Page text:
Concrete Beam Bridge
Nearly 590,000 roadway bridges span waterways, dryland depressions, other roads, and railroads throughout the United States. The most dramatic bridges use complex systems like arches, cables, or triangle-filled trusses to carry the roadway between majestic columns or towers. However, the work-horse of the highway bridge system is the relatively simple and inexpensive concrete beam bridge.
Also known as a girder bridge, a beam bridge consists of a horizontal slab supported at each end. Because all of the weight of the slab (and any objects on the slab) is transferred vertically to the support columns, the columns can be less massive than supports for arch or suspension bridges, which transfer part of the weight horizontally.
A simple beam bridge is generally used to span a distance of 250 ft (76.2 m) or less. Longer distances can be spanned by connecting a series of simple beam bridges into what is known as a continuous span. In fact, the world's longest bridge, the Lake Pontchartrain Causeway in Louisiana, is a pair of parallel, two-lane continuous span bridges almost 24 mi (38.4 km) long. The first of the two bridges was completed in 1956 and consists of more than 2,000 individual spans. The sister bridge (now carrying the north-bound traffic) was completed 13 years later; although it is 228 ft longer than the first bridge, it contains only 1,500 spans.
A bridge has three main elements. First, the substructure (foundation) transfers the loaded weight of the bridge to the ground; it consists of components such as columns (also called piers) and abutments. An abutment is the connection between the end of the bridge and the earth; it provides support for the end sections of the bridge. Second, the superstructure of the bridge is the horizontal platform that spans the space between columns. Finally, the deck of the bridge is the traffic-carrying surface added to the superstructure.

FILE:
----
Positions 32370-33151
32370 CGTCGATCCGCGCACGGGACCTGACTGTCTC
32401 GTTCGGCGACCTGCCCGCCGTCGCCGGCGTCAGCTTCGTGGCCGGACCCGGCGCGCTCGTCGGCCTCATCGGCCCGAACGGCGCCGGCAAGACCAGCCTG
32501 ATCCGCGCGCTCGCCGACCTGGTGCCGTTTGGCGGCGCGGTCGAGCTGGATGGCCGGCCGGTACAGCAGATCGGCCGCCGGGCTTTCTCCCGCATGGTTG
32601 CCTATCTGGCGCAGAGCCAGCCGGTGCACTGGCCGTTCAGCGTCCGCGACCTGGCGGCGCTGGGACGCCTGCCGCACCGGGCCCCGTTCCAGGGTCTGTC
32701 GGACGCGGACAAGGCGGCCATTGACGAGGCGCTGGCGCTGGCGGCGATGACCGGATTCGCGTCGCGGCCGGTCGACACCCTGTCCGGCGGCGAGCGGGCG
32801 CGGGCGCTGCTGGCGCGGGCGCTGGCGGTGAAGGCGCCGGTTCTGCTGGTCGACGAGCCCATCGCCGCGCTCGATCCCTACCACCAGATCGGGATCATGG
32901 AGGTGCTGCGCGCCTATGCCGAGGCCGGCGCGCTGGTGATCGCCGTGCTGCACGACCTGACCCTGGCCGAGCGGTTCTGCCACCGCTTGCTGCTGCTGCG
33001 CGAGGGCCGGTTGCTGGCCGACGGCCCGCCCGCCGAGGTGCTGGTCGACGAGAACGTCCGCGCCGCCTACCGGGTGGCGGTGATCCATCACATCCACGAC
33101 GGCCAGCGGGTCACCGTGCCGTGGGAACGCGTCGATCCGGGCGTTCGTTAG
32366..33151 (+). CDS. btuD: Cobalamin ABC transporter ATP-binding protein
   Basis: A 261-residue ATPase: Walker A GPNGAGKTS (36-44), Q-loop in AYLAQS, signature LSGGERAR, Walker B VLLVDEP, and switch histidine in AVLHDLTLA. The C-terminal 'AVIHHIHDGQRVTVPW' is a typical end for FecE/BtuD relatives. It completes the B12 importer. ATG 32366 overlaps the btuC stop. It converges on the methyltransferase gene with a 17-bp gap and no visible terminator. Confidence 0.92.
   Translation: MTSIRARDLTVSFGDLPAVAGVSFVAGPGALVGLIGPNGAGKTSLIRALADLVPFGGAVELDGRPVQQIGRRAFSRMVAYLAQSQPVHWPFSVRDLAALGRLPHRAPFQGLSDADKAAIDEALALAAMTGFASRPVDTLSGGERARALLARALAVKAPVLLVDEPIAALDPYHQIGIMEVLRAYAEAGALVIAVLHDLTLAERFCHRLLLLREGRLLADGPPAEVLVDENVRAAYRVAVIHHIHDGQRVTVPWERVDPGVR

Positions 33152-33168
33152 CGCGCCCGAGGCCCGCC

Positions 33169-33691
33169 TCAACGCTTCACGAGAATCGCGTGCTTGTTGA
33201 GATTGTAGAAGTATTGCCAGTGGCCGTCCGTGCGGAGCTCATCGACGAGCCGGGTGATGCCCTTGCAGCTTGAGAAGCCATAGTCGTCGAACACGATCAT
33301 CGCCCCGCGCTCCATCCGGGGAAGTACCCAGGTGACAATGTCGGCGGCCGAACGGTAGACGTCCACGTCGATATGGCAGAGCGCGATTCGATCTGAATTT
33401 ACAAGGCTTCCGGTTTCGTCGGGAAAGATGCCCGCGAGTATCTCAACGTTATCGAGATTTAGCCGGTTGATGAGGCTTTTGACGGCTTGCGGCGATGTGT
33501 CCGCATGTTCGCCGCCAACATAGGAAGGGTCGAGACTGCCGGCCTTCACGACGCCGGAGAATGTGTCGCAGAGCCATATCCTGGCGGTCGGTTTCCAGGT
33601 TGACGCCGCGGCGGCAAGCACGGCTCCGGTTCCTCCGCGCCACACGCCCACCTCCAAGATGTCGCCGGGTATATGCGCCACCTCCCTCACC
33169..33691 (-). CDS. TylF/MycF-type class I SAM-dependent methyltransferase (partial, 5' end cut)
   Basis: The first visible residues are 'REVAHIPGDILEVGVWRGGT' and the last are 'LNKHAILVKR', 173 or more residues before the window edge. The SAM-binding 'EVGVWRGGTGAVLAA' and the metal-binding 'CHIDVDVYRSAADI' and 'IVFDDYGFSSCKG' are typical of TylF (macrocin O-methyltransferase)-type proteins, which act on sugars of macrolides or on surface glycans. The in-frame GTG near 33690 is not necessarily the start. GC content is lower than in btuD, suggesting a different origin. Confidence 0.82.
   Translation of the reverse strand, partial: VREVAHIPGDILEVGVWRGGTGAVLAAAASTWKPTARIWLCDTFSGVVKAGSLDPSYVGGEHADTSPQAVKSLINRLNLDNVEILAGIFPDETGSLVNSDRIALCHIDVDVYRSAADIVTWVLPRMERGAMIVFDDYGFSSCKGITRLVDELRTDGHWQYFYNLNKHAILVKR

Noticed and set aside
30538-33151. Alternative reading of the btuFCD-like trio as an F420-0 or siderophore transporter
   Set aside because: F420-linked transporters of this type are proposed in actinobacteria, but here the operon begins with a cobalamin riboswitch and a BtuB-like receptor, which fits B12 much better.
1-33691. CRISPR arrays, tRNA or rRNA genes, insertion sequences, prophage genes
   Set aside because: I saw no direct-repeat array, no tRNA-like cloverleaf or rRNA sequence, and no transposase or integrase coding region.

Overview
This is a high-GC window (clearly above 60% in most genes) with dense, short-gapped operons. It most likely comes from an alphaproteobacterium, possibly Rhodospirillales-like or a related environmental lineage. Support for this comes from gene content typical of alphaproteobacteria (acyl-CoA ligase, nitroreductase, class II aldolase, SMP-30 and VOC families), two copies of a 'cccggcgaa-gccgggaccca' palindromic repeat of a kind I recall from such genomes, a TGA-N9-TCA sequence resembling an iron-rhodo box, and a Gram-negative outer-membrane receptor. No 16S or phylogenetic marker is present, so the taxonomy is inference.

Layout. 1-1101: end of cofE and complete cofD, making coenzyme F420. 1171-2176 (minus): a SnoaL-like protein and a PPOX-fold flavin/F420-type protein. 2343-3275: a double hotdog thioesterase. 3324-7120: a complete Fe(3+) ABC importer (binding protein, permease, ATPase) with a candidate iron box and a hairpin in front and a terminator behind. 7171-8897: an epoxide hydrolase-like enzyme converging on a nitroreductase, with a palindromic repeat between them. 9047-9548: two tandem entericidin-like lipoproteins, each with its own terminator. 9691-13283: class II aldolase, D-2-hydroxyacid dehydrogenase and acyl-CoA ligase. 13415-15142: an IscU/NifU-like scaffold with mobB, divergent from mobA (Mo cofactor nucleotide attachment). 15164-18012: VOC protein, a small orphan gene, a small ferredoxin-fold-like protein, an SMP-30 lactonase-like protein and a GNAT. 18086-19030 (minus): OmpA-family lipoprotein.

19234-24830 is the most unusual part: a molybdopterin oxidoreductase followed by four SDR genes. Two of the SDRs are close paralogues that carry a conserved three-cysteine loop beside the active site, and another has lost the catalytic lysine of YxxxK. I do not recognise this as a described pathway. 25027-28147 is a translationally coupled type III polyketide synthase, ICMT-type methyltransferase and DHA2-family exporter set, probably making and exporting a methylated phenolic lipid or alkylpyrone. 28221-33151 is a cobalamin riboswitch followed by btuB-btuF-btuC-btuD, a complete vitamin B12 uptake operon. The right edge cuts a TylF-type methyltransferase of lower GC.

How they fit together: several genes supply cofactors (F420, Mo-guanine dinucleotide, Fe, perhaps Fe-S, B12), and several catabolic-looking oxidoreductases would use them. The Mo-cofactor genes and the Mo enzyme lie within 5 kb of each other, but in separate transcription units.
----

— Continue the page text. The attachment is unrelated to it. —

Prehistoric man began building bridges by imitating nature. Finding it useful to walk on a tree that had fallen across a stream, he started to place tree trunks or stone slabs where he wanted to cross streams. When he wanted to bridge a wider stream, he figured out how to pile stones in the water and lay beams of wood or stone between these columns and the bank.
The first bridge to be documented was described by Herodotus in 484 B.C. It consisted of timbers supported by stone columns, and it had been built across the Euphrates River some 300 years earlier.
Most famous for their arch bridges of stone and concrete, the Romans also built beam bridges. In fact, the earliest known Roman bridge, constructed across the Tiber River in 620 B.C. , was called the Pons Sublicius because it was made of wooden beams (sublicae). Roman bridge building techniques included the use of cofferdams while constructing columns. They did this by driving a circular arrangement of wooden poles into the ground around the intended column location. After lining the wooden ring with clay to make it watertight, they pumped the water out of the enclosure. This
Bridge building began the transition from art to science in 1717 when French engineer Hubert Gautier wrote a treatise on bridge building. In 1847, an American named Squire Whipple wrote A Work on Bridge Building, which contained the first analytical methods for calculating the stresses and strains in a bridge. "Consulting bridge engineering" was established as a specialty within civil engineering in the 1880s.
Further advances in beam bridge construction would come primarily from improvements in building materials.
and Their Development
Most highway beam bridges are built of concrete and steel. The Romans used concrete made of lime and pozzalana (a red, volcanic powder) in their bridges. This material set quickly, even under water, and it was strong and waterproof. During the Middle Ages in Europe, lime mortar was used instead, but it was water soluble. Today's popular Portland cement, a particular mixture of limestone and clay, was invented in 1824 by an English bricklayer named Joseph Aspdin, but it was not widely used as a foundation material until the early 1900s.